Final Paper - Abram Balloga Huan Dong International...

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Abram Balloga Huan Dong International Relations Research Paper 10/30/2005 Intuition Management The world of international relations is one of philosophy, logic, and deep analysis. This essay will discuss and critique theories proposed by some of the field’s leading academic writers. After observing Kenneth Waltz’s Reductionist and Systemic Theories , Robert Gilpin’s Theory of Hegemonic War , and Samuel Huntingtion’s Clash of Civilizations? , I will test the predictability of their theories. As in science, a valid theory must demonstrate repeatability through experimentation – “A theory has explanatory and predictive power”. 1 The test scenario will be the current situation in Iraq, an action I call “intuition management”; the United States is desperately attempting to rally support for its cause amongst the common people of Iraq. Why does the US government, which certainly has the means to impose its will upon the Iraqi populace, insist that citizen support is imperative for success? Using realism and constructivist arguments, this article explores rational processes by which US officials may have come to this conclusion. This is an important comparison, because the war on terror may last for god knows how many years, and situations similar to my test scenario are likely to be repeated. Shortly after September 11, 2001 the great and powerful United States was presented with a problem. This problem is that of negative image in third world countries where the US found itself fighting the war on terrorism. American soldiers, quite the minority in Iraq, became the subjects of an avid anti-American campaign created and perpetuated by extreme and militant groups. In the third world, it is not difficult to construct a poor image of the opposition, 1 Waltz, Kenneth. Theory of International Politics. Reading, MA: Addison-Wesley Publishing Company, 1979. 1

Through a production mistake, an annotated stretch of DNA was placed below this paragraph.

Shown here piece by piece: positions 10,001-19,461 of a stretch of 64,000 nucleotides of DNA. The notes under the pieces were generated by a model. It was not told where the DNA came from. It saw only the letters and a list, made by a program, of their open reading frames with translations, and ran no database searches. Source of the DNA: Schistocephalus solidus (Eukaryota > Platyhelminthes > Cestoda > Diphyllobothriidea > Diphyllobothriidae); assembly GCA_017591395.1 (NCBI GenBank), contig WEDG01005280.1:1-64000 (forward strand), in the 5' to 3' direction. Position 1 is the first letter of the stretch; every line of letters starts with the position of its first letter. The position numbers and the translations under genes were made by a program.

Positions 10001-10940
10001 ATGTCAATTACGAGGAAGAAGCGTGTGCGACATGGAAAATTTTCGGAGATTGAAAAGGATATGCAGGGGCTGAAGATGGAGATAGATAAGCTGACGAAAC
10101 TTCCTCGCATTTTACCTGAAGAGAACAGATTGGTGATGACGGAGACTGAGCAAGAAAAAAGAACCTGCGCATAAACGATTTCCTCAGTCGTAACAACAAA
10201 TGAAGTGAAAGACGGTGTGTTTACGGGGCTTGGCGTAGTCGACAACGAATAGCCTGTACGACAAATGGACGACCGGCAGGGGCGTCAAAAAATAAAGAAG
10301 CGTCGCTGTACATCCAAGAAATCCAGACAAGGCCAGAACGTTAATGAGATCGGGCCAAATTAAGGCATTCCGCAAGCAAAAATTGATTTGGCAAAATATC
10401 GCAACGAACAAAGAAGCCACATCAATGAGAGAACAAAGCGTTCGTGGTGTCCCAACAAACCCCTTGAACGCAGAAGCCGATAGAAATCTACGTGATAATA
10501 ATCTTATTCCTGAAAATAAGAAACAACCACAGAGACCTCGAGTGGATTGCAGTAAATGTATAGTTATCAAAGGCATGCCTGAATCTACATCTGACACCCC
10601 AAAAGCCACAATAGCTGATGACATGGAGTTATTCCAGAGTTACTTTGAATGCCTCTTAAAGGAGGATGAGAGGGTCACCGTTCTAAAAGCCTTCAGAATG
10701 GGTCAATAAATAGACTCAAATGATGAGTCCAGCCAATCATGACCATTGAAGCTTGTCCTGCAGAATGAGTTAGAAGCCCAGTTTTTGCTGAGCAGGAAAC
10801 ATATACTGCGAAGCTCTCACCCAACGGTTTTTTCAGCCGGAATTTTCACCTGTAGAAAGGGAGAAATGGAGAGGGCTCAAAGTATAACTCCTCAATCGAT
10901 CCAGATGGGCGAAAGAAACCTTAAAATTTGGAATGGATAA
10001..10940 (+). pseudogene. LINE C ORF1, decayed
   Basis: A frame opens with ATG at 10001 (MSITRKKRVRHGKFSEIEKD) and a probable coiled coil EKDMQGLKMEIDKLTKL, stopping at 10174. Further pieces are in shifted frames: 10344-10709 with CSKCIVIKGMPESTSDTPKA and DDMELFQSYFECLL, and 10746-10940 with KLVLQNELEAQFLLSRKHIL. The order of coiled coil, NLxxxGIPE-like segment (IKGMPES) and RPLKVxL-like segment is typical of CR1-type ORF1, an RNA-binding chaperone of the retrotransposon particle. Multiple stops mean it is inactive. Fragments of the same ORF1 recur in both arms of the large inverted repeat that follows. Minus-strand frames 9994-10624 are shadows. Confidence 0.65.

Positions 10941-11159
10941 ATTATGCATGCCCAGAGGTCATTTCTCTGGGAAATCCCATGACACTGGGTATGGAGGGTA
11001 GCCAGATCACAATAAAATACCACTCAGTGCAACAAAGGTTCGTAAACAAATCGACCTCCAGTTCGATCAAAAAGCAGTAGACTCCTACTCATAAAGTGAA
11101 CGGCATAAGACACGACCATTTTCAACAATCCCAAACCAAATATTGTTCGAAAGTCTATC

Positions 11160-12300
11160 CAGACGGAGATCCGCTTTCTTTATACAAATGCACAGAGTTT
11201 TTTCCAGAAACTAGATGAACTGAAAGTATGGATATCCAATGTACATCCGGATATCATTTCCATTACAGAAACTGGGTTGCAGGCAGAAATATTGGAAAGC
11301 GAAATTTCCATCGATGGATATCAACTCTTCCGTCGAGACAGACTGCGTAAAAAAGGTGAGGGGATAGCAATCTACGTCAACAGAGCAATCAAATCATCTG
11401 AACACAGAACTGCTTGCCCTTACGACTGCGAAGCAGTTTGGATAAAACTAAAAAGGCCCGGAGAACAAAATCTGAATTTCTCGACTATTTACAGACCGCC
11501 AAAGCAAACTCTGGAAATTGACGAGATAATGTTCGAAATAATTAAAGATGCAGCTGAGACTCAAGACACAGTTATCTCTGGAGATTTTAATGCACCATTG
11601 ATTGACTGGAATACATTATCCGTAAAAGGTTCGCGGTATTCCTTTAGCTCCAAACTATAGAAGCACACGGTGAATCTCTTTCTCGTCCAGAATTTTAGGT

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especially when the opposition is a foreign military whose members have a different language, race, religion, system of government and basic way of life. It is easy to understand why Iraqi citizens might be fearful and suspicious of these unfamiliar and well armed occupiers. Earlier in the war, the US blundered unwittingly into this situation, indiscriminately fighting in and around mosques. The resulting damage to sacred and holy places sent out ripples of discontent amongst Muslims. Terrorists then rallied support through the portrayal of American’s as enemies of the people. Now, having learned the lesson in a difficult fashion, United States soldiers tread lightly around religious sanctuaries, hoping to avoid sensitive situations. The lack of native cooperation has been frowned upon by the US government. In order to gain Iraqi approval, US soldiers can be viewed initiating various humanitarian projects. For example, Seabees with the Naval Mobile Construction 14 th Battalion began work on an Iraqi Community Center in Al-Asad in August of 2004 . 2 There is much proof that the US is trying to re-polish its image in Iraq, but the question is why?
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